Recently, we travelled to Maun over the Easter Holiday. Maun is a
large tourism-centered village in northern Botswana. It is the seat to
most of the country's Okavango eco-tourism, and while we were there we
made sure to get in some excursions to see the wildlife of Botswana.
We stayed at The Old Bridge Backpackers lodged and paid a small fee to
setup a tent and camp there. The lodge offered bathroom and bathing
facilities so we weren't roughing it too much. There was also a bar
and a restaurant that allowed us to enjoy burgers, wraps, and pizza
most all of the day!
A batch of our fellow Bots11 volunteers joined us at the lodge and it
was fun to see our friends and go on excursions with them. Also,
during our time at the lodge our group became friends with some other
backpackers that were travelling through the area. Cameron and Jake
were a couple of Australian guys that had be travelling through
Namibia, S. Africa, and Botswana on a holiday. We all got along great
and their research of the areas offerings allowed us to do some things
we might not otherwise have known we could do. Firstly, we went with
them on a plane ride over the Okavango where we were able to take in
the vastness of the region and also see some animals (hippos, crocs,
elephants, zebras, impalas, giraffe). The one hour plane flight cost
~P500, which is a little expensive in terms of our meager Peace Corps
allowance, but it was worth it! Later that day we also took a relaxing
boat ride through some of the Okavango tributaries that were near our
lodge which was located on the bank of one of the rivers.
After a day of rest, we embarked on a full day 4x4 trek through the
Moremi game reserve. The Moremi reserve is one of the three major
reserves of Botswana's Okavango region. The drive started at 6am, the
open air truck we were sitting in with 6 other volunteers was pretty
chilly as we drove the hour or so to the reserve. Once we arrived at
the reserve our tour guides setup a cereal and coffee breakfast for us
and after eating we got started with the game drive.
During the drive through the Moremi reserve we first saw a small herd
of zebra and impala grazing only ~10m from the side of the trail! And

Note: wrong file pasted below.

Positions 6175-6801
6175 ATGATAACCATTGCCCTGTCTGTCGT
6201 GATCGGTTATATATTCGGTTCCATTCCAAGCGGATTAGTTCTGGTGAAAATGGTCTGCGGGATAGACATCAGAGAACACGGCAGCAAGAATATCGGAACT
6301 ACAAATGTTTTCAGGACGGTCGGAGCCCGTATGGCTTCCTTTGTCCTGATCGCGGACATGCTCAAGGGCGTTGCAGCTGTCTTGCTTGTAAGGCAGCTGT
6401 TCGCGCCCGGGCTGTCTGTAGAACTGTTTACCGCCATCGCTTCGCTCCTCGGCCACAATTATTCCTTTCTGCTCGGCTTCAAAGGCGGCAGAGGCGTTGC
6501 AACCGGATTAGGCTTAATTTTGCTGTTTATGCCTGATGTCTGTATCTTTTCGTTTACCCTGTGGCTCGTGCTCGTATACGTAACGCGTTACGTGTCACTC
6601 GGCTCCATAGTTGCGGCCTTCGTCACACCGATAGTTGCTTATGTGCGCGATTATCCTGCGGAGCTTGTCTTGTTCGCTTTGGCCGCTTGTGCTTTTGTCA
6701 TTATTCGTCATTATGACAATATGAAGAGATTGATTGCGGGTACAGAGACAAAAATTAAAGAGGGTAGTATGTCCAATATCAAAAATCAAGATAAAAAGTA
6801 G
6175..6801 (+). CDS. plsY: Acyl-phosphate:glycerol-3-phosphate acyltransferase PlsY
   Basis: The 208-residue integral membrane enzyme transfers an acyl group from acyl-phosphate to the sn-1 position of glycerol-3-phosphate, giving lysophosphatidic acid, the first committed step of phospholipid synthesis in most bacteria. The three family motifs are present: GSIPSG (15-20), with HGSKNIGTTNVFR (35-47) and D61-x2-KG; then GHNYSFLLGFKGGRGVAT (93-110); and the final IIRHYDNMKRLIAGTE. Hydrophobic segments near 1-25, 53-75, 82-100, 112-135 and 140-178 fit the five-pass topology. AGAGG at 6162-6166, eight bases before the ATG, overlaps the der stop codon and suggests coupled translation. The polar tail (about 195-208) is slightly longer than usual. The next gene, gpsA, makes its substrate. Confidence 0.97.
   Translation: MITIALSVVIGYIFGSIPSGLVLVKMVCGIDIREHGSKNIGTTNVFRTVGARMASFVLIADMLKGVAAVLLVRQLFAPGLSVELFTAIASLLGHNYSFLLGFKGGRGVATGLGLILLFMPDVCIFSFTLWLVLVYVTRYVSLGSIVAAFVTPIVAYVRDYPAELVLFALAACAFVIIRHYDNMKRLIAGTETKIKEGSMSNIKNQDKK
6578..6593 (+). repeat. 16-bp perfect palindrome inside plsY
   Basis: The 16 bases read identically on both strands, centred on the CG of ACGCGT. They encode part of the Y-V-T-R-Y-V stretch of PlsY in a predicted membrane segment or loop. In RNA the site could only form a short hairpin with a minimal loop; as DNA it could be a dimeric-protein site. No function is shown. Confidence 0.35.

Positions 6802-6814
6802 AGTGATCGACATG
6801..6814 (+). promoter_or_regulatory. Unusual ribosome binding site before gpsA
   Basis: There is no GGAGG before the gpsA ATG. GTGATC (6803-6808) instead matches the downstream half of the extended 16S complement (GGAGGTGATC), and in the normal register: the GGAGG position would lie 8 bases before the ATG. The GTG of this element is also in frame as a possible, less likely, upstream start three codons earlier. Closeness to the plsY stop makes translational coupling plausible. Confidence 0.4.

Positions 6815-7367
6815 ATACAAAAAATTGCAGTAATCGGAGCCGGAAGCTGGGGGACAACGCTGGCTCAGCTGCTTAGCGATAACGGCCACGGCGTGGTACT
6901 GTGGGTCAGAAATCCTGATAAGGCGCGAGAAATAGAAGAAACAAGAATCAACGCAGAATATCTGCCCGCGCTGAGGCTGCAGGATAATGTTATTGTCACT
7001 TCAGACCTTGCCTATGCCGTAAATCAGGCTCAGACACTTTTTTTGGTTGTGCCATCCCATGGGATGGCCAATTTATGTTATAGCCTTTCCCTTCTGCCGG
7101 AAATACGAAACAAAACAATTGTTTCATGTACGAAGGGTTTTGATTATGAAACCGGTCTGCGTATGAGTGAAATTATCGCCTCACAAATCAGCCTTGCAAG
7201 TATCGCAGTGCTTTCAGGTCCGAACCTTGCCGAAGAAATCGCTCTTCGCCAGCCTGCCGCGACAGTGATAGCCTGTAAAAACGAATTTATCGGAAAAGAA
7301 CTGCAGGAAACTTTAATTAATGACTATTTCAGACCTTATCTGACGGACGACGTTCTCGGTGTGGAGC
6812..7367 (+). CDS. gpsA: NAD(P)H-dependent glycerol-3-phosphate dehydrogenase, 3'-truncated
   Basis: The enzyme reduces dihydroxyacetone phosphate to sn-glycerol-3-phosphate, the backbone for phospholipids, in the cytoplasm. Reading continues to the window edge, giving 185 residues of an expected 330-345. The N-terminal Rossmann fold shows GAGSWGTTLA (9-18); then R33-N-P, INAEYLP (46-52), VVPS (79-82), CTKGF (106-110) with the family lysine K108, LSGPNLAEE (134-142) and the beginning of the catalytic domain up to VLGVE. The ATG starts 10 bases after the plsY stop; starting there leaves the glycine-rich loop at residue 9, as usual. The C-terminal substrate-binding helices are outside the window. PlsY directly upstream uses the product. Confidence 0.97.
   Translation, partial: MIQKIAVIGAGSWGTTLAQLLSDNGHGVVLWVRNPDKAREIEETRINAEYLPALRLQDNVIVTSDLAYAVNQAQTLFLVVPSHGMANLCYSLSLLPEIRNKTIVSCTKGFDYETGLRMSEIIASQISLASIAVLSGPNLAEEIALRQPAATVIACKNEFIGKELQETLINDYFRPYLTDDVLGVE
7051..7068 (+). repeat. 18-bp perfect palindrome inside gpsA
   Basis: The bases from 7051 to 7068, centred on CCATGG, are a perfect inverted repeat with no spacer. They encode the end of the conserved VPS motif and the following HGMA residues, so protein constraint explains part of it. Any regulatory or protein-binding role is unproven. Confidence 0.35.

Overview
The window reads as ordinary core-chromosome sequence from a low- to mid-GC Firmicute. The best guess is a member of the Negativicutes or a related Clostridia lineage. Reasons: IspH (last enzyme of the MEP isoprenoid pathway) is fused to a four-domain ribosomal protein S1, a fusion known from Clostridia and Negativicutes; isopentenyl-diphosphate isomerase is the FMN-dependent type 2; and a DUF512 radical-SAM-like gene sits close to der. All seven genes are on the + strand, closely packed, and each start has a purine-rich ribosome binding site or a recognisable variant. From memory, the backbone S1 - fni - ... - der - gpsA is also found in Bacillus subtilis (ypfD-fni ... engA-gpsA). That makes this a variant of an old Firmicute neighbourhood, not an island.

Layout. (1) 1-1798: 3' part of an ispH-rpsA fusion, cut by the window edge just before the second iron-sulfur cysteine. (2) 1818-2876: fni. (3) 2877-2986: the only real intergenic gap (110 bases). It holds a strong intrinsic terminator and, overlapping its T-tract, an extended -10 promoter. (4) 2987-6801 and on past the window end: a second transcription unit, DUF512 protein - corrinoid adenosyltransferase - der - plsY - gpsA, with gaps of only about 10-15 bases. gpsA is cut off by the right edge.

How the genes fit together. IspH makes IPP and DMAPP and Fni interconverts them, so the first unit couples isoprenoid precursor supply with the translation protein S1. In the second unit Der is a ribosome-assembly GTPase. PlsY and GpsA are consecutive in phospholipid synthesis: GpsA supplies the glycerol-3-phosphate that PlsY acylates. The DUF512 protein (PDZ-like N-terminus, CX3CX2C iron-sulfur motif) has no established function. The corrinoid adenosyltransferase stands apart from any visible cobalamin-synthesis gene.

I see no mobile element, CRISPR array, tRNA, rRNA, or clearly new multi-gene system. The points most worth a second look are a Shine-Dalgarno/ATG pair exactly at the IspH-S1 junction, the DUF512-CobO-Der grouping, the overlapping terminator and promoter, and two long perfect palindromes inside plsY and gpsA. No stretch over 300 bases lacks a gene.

then up ahead we were able to spot our first giraffe and elephants.
The animals were generally uninterested in us but would occasionally
watch us closely for a few minutes and then would walk off into the
brush. The impala, giraffe, and zebra were plentiful for most of the
drive, and on the way back through the game reserve at the end of the
day we encountered a lot more elephants that were making their way
from the shade of the trees out into the open areas were they could
get more water and food.
Lunch was setup at the turning-back-point of the game drive in a large
open field. In the distance a large herd of elephants enjoyed their
time at a watering hole and it was the most memorable lunch we have
had in our time here thus far!
After lunch we loaded up in the trucks and made out way back through
the game reserve hoping that some large cats would be out as the day
was beginning to cool down. However, no cats were spotted that day but
the other truck took an alternate route home and happened across a
wildcat which is a species of cat that looks strikingly like a house
cat but is actually 100% pure wild animal (it is not to be confused
with feral cats, which are domesticated varieties that have adapted to
life in the wild). We were told that the wildcat was about twice the
size of a standard house cat and was napping under a bush near the
Instead of seeing a wildcat on our truck's drive back through the
reserve we were treated to an up-close hippo sighting. The hippo was
grazing a little ways away from its waterhole, and as we sat and
watched it grazing it began to make its way back to the water. The
hippo was accompanied by oxpecker birds, or something like them, that
hopped around on its body eating debris and bugs and also picking at a
pretty large gash on the hippos side. The guide said that lone
elephants and hippos are usually male because unless they are breeding
they tend to live solitary lives in their own separate territories.
The hippo was surprisingly graceful in its walk and stopped to stare
us down after sliding back into the water. As many of you might
already know, the hippo is Africa's most dangerous animal in terms of
actual attacks and deaths each year. They are notoriously territorial
and highly aggressive and kill more people than any other large
animals here. But the hippo we saw wasn't too interested in us and
allowed us to go on our way without any fuss.
After the hippo sighting we game across another large herd of impala
and learned that most heard as populated by many females and a single
dominant male. The male is interchangeable and often challenged by
other lone males that are looking for a harem of females to travel
The last major sighting of the trip was a large herd of 20+ elephants
that were making their way across the trail. They were led by the
dominant female elephant and a small calf. And as the female came to
the road about 10m in front of our truck she turned and balked at us
by stomping her foot, flaring her ears, and snorting. After their
gesture the rest of the herd stopped coming our way and turned around
and quickly retreated back into the trees. The instance was very
intimidating, given that the female was about twice the size of our
truck. But, as the guide explained, she was just unsure about what we
were up to and so decided to gesture towards us to make sure we
weren't planning on doing anything threatening to her and her herd.
After checking us out from a distance she and the calf retreated into
the trees again too.
That is all of the stories we have regarding our animal adventures.